Insidious 2: A Derivative of a Derivative

I might have to make an exception for my horror movie hatred. And that exception is James Wan, who’s known for his work with the original Saw film, Insidious, and most recently The Conjuring, which I loved. I like Wan because he’s returning the horror genre to old-school “creepy” and not relying on gore and torture porn to scare us.

Insidious 2 is the second chapter of the Insidious story, which follows the Lambert family and their hauntings. You might be wondering why they needed to make the “second chapter” of this story (because, ugh, sequels), and for that I have two reasons.

The first movie ended with quite the cliffhanger, and it also made $54 million domestically off a $1.5 million budget. Now, I’ll be honest—I did not see the first Insidious. I tried to find it at my local video store this week before I went to see the sequel, but they only had it on Blu-Ray (Who does that?). And while I did read a very thorough, movie-spoiling plot synopsis of the first film so that I’d have an idea of what was going on, I still can’t help but feel like this was no better than a high school student reading SparkNotes to understand Adventures of Huckleberry Finn. For that, I apologize. But I’m going to do my best to give you a good review despite that fact.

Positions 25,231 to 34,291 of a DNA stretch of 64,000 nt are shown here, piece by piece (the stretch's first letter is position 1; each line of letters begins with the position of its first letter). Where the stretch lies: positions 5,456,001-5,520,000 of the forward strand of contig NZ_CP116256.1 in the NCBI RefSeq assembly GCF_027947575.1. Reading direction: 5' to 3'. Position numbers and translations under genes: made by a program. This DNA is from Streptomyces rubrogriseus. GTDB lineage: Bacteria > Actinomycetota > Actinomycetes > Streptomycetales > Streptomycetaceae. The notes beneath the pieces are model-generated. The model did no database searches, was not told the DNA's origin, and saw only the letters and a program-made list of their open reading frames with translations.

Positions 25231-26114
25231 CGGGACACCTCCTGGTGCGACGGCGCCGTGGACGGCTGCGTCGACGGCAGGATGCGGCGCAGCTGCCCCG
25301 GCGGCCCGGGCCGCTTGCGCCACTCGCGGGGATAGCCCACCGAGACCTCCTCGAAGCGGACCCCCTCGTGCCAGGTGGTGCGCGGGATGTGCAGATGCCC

Here’s how FilmDistrict describes the plot: “The famed horror team of director James Wan and writer Leigh Whannell reunite with the original cast of Patrick Wilson, Rose Byrne, Lin Shaye, and Ty Simpkins in Insidious 2, a terrifying sequel to the acclaimed horror film, which follows the haunted Lambert family as they seek to uncover the mysterious childhood secret that has left them dangerously connected to the spirit world.” Well, since FilmDistrict’s plot description for Insidious 2 was terribly unhelpful, I’ll bring you up to speed in the spoiler section.

Following the events of the first film, Josh (Patrick Wilson) and Renai (Rose Byrne) Lambert have moved their family into Josh’s childhood home with Josh’s mom, Lorraine (Barbara Hershey). Josh hasn’t been the same ever since he ventured into the “in-between” spirit world called The Further to rescue his son, Dalton (Ty Simpkins). That, of course, is because he returned possessed by the spirit of an old woman who’s been following him since he was a child. Because Josh is possessed, the Lamberts are far from done with the hauntings. The moment they get settled in Lorraine’s home, weird things begin to happen. Renai is terrorized by moving furniture and a woman in a Victorian gown, who keeps scaring her baby. Dalton keeps hearing voices and seeing apparitions. And Josh is acting stranger and stranger each day. To make matters worse, this time, the Lamberts can’t turn to their family-friend and psychic Elise Rainier (Lin Shaye) because she was strangled to death by Josh (under possession).